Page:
... An inadequate supervision has been extensively identified in the literature as highly related with maritime accidents. For instance, B. M. Batalden and Sydnes (2017) applied a modified Human Factor Analysis and Classification System (HFACS) framework, identifying that the main causal factors leading to very serious accidents are found in the higher levels of organization, that is organizational influence and unsafe supervision. Thus, Batalden and Sydnes (2014) also performed a study to investigate casualties and incidents, revealing that unsafe supervision emerges as the biggest challenge, and it is a causal factor leading to very serious accidents (34.7% of analyzed cases), to serious accidents (23.1%), and to less serious accidents (42.1%). ...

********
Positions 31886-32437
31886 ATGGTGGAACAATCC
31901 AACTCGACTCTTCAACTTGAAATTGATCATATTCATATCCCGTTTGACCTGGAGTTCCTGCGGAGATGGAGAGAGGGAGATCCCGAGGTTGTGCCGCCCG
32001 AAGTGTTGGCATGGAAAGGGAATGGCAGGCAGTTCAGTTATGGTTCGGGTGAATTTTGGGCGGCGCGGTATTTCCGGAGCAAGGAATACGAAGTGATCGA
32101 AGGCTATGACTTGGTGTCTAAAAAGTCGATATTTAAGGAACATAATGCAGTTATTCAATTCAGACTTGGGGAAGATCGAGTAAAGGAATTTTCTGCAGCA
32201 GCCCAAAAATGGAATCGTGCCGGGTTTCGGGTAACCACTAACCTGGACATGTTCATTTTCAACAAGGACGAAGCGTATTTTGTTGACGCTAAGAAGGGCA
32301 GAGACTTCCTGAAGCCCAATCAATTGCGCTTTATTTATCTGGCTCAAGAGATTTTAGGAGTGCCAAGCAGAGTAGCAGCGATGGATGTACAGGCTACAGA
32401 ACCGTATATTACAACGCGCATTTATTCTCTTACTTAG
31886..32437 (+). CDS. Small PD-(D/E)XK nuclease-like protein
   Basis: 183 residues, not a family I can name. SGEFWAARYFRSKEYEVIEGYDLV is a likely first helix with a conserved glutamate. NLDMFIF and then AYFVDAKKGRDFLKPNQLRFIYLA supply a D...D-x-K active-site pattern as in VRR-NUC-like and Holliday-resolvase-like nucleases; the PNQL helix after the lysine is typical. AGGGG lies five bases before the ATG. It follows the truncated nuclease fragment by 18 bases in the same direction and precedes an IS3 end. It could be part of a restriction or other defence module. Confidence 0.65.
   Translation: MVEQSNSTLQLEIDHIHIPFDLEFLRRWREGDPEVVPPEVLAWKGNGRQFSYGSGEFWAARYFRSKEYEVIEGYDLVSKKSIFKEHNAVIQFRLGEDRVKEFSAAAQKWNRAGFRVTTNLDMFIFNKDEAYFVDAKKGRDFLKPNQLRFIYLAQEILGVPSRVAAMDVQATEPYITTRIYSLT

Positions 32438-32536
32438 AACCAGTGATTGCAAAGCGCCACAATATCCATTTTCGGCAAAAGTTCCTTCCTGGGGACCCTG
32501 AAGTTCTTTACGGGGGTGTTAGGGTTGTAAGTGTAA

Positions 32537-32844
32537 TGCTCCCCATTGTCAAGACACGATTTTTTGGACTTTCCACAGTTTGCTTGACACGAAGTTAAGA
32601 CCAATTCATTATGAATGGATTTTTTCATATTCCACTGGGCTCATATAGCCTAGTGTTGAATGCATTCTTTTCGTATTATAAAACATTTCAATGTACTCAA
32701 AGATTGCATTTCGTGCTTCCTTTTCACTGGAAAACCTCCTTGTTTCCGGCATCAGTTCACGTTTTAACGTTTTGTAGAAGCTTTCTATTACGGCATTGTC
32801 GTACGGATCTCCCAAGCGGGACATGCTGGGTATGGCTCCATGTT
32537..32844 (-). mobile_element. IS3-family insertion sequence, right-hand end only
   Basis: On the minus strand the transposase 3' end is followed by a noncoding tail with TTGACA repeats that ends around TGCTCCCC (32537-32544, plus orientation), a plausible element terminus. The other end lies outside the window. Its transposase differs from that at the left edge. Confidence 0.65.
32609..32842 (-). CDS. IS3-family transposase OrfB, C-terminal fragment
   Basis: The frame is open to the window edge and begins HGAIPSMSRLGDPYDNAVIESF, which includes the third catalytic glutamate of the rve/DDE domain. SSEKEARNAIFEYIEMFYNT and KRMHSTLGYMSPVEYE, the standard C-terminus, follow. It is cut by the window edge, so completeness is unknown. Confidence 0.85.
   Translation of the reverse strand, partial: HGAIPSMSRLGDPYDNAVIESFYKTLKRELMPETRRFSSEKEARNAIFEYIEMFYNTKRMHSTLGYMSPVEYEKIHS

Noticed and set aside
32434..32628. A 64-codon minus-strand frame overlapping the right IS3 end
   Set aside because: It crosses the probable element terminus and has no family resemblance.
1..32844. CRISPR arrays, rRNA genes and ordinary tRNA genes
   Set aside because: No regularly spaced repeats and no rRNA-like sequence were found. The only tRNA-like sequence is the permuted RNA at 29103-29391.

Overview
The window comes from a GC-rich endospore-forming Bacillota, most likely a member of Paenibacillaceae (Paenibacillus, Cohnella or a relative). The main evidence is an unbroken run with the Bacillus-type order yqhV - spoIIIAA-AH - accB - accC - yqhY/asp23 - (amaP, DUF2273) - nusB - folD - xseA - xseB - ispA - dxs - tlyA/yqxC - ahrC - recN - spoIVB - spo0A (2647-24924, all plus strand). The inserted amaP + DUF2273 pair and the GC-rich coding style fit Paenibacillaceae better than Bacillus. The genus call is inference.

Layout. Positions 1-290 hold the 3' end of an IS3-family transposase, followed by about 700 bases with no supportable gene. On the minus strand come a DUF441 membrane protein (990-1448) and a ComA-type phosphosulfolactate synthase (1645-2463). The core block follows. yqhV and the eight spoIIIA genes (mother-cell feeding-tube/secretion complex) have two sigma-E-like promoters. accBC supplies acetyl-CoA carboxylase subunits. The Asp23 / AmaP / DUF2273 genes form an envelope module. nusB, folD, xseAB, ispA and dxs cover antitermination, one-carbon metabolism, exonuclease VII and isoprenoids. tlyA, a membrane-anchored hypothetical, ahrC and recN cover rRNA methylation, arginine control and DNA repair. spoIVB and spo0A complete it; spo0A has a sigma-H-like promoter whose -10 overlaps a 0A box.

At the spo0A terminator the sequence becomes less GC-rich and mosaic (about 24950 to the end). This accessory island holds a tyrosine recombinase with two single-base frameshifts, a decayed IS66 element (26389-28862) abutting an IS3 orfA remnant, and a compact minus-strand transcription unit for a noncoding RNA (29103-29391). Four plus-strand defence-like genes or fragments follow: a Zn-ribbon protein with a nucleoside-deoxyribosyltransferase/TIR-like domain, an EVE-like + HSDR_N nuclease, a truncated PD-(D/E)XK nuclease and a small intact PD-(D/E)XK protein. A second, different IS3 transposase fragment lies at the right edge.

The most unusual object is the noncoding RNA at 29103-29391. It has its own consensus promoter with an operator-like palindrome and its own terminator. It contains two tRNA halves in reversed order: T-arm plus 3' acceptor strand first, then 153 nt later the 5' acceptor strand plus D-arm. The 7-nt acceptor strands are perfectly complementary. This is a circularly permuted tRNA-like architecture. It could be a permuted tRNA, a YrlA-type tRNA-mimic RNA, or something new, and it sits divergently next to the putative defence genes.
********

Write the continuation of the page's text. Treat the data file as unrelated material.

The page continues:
Conference Paper
Aiming to improve maritime safety, there is a need for a practical method that is capable of identifying the importance weightings for each contributing factor involved in accidents. Hence, Marine Accident Learning with Fuzzy Cognitive Maps (MALFCM) incorporated with Bayesian networks is suggested and applied in this study. MALFCM approach is based on the concept and principles of Fuzzy Cognitive Maps (FCMs) to represent the interrelations amongst accident contributor factors. Hence, in this study, grounding/stranding accidents were investigated with the proposed MALFCM approach. As a result, inadequate leadership and supervision, lack of training and unprofessional behavior were identified as the most probable causes of grounding accident. In addition, in the accident scenario analysis, it was observed that the lack of safety culture contributed most to the system failure based on the posterior to prior failures ratio.